The Future Will Be Carpeted: An Analysis of ‘Deep Space Nine (S5E13)’

“I think it’s time for me to become the villain.”
    -- Captain Benjamin Sisko


If there’s one thing any study of history will teach you, it’s that terms like “hero” and “villain” are largely a matter of perspective. Sure, there are outliers (pretty much entirely on the villain side) who most non-sociopaths can all agree were bad, but, for the most part, one culture’s noble defender of freedom is another culture’s bloody handed madman bent on destruction.

What is easy for history is often difficult in fiction. Because history is shaped by millions of people all firmly convinced they are the main character in a vast saga, it’s easy to find conflicting viewpoints. Fiction is shaped by one person, or in the case of more collaborative media like television, a small group of people. This narrowing of perspective makes it very easy to fall entirely in line with the hero’s point of view. The bad guys are bad because they are bad, not because they have a different viewpoint or come from a different culture or are striking out against a bad situation. Sadly, this kind of thinking isn’t confined to the fictional, but this is hardly the place for a political rant.

Star Trek as a whole is a mixed bag, appropriate for a property that has existed in various forms for half a century and counting. For the most part, though, Federation officers are depicted as unimpeachable paragons of morality. Kirk and Picard were heroes of the highest sort, perhaps flirting with a few lines but never actually crossing any. Janeway and Archer crossed all sorts of lines, but the writing was haphazard enough that it was never clear if that was the intention. Kate Mulgrew has gone on record as saying she believed Janeway was bipolar, as that would explain her erratic behavior. Sisko, as befitting my favorite Trek captain, crosses lines, and when he does so, it’s the intention of the writing staff that we question whether or not this was the right thing to do.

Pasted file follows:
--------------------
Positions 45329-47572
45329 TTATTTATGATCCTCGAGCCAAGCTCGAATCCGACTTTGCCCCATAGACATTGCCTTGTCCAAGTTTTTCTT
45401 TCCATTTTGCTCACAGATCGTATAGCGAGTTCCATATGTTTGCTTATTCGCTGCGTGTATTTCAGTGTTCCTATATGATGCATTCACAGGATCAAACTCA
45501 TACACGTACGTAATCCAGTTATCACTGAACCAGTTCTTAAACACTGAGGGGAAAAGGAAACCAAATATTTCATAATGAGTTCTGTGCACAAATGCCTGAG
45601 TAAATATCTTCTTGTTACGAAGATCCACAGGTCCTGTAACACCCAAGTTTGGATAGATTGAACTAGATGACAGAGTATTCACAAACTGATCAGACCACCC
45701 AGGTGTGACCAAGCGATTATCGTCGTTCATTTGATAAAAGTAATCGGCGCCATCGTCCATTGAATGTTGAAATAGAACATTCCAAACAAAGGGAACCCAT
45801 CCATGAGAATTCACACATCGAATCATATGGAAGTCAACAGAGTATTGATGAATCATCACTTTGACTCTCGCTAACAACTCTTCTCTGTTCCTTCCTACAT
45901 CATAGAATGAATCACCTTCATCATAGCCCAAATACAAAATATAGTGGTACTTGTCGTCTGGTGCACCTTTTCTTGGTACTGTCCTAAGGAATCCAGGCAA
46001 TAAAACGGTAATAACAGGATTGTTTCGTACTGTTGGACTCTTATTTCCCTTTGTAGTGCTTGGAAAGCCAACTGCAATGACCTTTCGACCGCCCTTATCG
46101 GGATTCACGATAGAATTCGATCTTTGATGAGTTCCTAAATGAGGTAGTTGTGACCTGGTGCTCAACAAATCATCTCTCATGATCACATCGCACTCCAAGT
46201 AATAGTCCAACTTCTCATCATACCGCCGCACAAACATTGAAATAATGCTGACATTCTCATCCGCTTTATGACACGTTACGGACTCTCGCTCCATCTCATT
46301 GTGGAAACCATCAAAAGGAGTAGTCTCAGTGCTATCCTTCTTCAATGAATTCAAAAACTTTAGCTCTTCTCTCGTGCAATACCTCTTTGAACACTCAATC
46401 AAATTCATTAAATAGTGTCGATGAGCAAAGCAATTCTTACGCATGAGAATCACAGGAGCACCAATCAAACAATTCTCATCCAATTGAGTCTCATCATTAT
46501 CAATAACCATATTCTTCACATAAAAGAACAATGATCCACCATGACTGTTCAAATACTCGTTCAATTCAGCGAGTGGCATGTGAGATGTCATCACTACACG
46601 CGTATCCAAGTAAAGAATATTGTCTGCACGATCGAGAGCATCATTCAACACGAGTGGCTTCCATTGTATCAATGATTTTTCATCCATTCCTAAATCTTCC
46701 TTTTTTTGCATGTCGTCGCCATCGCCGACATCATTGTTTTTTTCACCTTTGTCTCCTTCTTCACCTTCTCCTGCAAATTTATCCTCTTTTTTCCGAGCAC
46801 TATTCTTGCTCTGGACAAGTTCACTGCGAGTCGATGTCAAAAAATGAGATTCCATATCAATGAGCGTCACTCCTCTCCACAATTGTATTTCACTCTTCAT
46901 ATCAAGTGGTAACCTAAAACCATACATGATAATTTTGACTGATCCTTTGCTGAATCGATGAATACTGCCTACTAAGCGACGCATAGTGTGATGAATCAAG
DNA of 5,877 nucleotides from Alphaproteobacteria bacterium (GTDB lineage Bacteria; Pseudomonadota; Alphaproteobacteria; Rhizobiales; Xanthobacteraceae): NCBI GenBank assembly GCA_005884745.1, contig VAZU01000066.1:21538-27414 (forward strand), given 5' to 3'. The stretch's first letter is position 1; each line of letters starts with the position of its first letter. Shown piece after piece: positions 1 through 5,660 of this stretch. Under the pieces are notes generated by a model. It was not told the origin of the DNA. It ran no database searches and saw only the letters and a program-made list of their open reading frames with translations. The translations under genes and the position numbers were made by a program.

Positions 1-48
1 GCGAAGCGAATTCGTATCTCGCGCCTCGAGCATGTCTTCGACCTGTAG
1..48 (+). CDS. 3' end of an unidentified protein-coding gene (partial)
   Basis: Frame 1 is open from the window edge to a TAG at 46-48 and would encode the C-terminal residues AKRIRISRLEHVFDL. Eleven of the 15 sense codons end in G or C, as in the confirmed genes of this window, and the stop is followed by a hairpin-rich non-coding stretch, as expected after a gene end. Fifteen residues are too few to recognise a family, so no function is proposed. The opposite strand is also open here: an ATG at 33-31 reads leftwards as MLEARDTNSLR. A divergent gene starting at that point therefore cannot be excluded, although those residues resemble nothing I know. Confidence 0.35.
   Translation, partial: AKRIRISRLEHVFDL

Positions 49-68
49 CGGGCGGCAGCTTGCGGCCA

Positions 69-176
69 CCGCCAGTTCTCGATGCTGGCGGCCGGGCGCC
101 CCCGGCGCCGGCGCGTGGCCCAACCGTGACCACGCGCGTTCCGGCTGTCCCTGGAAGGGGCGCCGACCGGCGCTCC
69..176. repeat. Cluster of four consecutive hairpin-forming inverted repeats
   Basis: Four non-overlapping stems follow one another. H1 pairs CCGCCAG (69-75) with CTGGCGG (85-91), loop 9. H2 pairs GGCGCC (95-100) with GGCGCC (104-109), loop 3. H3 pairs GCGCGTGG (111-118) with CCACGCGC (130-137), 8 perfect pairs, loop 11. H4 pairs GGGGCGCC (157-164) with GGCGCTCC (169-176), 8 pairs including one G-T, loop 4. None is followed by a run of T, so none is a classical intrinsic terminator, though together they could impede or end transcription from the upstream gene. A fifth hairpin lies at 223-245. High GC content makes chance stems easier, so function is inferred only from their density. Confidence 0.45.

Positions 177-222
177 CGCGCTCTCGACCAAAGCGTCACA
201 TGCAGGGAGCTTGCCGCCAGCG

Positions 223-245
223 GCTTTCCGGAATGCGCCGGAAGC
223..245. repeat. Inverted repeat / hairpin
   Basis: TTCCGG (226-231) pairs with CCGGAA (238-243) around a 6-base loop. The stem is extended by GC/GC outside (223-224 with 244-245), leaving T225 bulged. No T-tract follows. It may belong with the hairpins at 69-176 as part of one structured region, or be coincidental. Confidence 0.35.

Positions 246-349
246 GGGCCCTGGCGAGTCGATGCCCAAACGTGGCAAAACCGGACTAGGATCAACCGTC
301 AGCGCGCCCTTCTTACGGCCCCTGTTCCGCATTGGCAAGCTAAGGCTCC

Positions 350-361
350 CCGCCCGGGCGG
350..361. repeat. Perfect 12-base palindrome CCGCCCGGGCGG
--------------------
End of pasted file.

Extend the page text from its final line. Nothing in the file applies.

Sisko has the richest rogue’s gallery of any of the Trek captain -- once again, the serialized nature of the show comes in handy -- with antagonists spanning the gamut from friendly dictators to sanctimonious religious leaders to genocidal shapeshifters. Of all of them, it’s the traitorous Michael Eddington that Sisko despises more than any other, and this is the episode that explores that loathing.

Ever since Eddington betrayed the Federation and absconded with the industrial replicators intended for Cardassia, Sisko has been pursuing him. This has led to the kind of undercover operations that Starfleet captains routinely participate in but never make too much sense. It doesn’t matter, because it allows a short scene where Eddington gets the drop on Sisko and explains that none of this is personal. If Sisko, and the Federation, would stop hounding the Maquis, they’ll never have to worry about them again. Sisko refuses, and Avery Brooks does an excellent job of conveying the volcanic anger he’s only barely controlling to Eddington’s face.

Other than this one moment, the entirety of the remaining scenes between Sisko and Eddington take place when they are on different ships. Because using the viewscreen so often for such long conversations would be dramatic death, they created a holo-communicator for this episode which basically allows the actors to share the same space. While it does give a bit more urgency to their scenes together, it is a little weird when this technology never really shows up again (outside of one short appearance in Sisko’s office). Maybe it was like the picture phone in real life, and no one wanted it.